Letters – John Cornyn, Ted Cruz, Fair Park Museums, the SECURE Act, Strip Clubs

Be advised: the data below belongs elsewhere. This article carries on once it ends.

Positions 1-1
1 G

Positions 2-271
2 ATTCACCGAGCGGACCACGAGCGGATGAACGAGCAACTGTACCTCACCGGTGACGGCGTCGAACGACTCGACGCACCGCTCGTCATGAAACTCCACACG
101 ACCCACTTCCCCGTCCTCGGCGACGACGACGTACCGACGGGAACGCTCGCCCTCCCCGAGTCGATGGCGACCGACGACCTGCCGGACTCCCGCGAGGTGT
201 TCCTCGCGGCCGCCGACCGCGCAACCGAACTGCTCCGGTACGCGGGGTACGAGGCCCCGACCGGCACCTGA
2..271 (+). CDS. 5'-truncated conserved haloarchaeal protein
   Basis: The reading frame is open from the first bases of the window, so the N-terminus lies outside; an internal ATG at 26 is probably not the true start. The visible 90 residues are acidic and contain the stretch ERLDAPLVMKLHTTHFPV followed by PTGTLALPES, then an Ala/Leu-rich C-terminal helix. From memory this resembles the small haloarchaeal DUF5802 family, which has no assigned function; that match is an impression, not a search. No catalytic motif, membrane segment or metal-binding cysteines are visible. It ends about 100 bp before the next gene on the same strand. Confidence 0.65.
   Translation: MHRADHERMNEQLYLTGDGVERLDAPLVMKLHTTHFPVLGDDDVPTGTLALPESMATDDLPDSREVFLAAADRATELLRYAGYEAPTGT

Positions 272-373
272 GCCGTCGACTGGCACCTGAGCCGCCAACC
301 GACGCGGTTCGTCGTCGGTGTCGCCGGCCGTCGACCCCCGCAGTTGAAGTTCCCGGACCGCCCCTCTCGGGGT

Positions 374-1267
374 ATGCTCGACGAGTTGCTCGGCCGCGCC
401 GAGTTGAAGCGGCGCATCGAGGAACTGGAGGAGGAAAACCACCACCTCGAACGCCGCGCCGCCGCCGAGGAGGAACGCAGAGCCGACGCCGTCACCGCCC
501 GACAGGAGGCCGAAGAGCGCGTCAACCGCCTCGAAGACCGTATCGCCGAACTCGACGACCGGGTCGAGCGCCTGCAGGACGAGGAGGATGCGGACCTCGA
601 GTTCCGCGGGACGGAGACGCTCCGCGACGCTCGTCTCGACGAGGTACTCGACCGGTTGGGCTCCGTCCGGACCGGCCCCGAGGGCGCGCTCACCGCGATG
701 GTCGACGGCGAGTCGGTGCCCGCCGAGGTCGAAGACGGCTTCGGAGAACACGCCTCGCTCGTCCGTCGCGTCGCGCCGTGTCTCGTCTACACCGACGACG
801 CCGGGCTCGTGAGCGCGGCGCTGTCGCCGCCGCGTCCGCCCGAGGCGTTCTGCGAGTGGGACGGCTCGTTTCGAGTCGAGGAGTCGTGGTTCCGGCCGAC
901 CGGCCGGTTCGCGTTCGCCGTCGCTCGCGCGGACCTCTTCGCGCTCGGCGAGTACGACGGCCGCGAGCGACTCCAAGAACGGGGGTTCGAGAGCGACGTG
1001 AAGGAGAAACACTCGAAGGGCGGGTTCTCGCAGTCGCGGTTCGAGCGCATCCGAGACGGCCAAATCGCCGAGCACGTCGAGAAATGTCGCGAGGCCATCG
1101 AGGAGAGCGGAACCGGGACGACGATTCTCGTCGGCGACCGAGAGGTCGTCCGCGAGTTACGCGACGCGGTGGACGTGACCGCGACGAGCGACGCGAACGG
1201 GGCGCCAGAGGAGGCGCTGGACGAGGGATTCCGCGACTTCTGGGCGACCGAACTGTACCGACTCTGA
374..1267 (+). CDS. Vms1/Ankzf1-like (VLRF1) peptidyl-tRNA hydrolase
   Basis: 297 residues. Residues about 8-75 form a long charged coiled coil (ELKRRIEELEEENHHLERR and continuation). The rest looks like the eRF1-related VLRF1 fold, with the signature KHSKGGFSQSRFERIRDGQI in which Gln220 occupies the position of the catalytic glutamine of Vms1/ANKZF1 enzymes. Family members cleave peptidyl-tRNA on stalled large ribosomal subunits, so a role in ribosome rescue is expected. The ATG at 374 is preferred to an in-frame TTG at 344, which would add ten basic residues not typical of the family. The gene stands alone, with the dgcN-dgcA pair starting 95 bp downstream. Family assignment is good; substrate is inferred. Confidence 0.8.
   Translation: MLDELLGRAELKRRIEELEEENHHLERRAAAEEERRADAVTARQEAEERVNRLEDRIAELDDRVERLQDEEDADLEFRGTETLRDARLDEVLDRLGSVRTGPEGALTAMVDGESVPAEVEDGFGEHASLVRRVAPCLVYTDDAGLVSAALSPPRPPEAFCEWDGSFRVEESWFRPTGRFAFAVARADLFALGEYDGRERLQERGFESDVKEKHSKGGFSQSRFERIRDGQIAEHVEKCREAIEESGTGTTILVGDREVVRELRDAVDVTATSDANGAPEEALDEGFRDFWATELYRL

Legislators work for RepublicansRe: "Why people give up on senators," by John J. Wellik, Tuesday Letters.Regarding Wellik's letter about Sens. Ted Cruz and John Cornyn, I still contact them although I have given up on getting positive responses to my issues. For two years, I called their offices about issues that I deemed necessary to be examined. Based on their voting records, I found that my issues were never foremost in their minds when voting. I also filled out emails via sites I was engaged with to the senators and Rep. John Ratcliffe. When three county Democratic chairmen within Ratcliffe's congressional district met with him two years ago, he said that he worked for the people who voted him into the office and that the Democrats were a minority. That stated where his priorities were aligned.This year I write to each representative, sometimes twice a week. I tell them that I am a 60-year-old white woman who is a U.S. Air Force veteran and that I used to be a Republican. I enjoy telling them how I feel. I gave up on being polite to representatives after President Donald Trump was elected. These people no longer work for me; I believe they only work for corporate donations and Trump. I feel sorry for the staffers who may read my emails.Merceda J. Winder, Royse CityOregon, tell Cruz to butt outRe: "Assault of editor angers Cruz — Texan accuses mayor of Portland of letting antifa beat conservative," Tuesday news story.I suppose you shouldn't be surprised that Sen. Ted Cruz didn't learn much from his close election with Beto O'Rourke. It will take more than that and even then it probably won't work. But now he is defending Nazis. His complaint about this extremist journalist on the right being attacked and wanting a federal investigation is totally out of line. He obviously has a problem with anti-fascist groups calling them "domestic terrorists." I always thought domestic terrorists were people like Timothy McVeigh. He was the ultimate domestic terrorist. I have lived long enough to see the radicalization of the Republican Party from what at one time had some semblance of a heart, but in the Trump era has become mean, cruel and hateful and now even supporting concentration camps. Oregon should tell him to butt out.Gaylard French, WaxahachiePut Fair Park to good useRe: "Fair Park museum has storied history — It closed when the Perot opened, but the dioramas will stay," Sunday Metro & State story.Thanks for this informative article. I often took three generations of children to the Fair Park museums, after which we visited the turtles and rode the swan boats. While it's a nice museum, the Perot Museum is just not the same. I had hoped the Perot would be in addition to, not instead, of Fair Park, which is an underappreciated gem. The subhead of the article is that though the buildings are closed, the dioramas will stay. What good will that do? Who will enjoy them? There is so much potential in the park and the buildings. If nothing else, some of them could be common rooms for all kinds of meetings or for recreational and educational offerings for children and adults who live nearby. Starting with something like sunrise yoga wouldn't cost much, but it would be something. It could become some kind of destination for all of us. Add a hiking trail with fitness stations along the way. Add a nice playground. We could and should still be enjoying the park year-round. I wish the city would hire someone with enough creativity to figure out how to maximize Fair Park's use.Carol Stephenson, MesquiteDioramas were indeed fantasticI agree with Dallas resident Gerry Mandel that the dioramas in the old Dallas Museum of Natural History were "absolutely fantastic." It is important to note that they were paid for by the citizens of Dallas through their tax support of the museum while it was part of the Dallas Park and Recreation Department. Reopening the museum would enable that civic investment to continue paying dividends to a new generation of citizens and guests. A walk through the museum would take them from the deserts and mountains of the Big Bend down the Rio Grande to Padre Island and the Gulf Coast, through the swamps and forests of the Big Thicket, across the wide Texas prairie, into the limestone hills of the Edwards Plateau, and on to the Llano Estacado. Along the way they would see a priceless collection of art in the form of background landscape paintings done by important early Texas artists Olin Travis, Reveau Bassett and Granville Bruce. For more about the museum and its exhibits, check out my book, Building An Ark for Texas: The Evolution of a Natural History Museum.Walt Davis, CampbellRetirement crisis is comingEach day, 10,000 baby boomers turn age 65, and research shows that a third have $25,000 or less saved for retirement. America is facing a retirement crisis, one that as leaders in Congress, Sens. Ted Cruz and John Cornyn can help avert by supporting the Setting Every Community Up for Retirement Enhancement Act. The act, which overwhelmingly passed the U.S. House of Representatives, will provide 64,100 more workers in Texas and 700,000 more workers nationwide with access to a 401(k) or IRA. It also provides greater access to annuities that can convert savings into a lifetime stream of income.Cruz and Cornyn can help advance this important legislation and improve the retirement landscape for people in our state and across the country. The Senate must pass the SECURE Act nowShawn Talbot, AustinWhy not shut down strip club?Re: "1 wounded in shooting at strip club, police say," Monday Metro & State Public Safety Briefs.It seems like yearly someone gets shot at this strip club. We shut down car washes in this town, but not strip clubs.Kenny Cunningham, Southeast Dallas  Continue reading...

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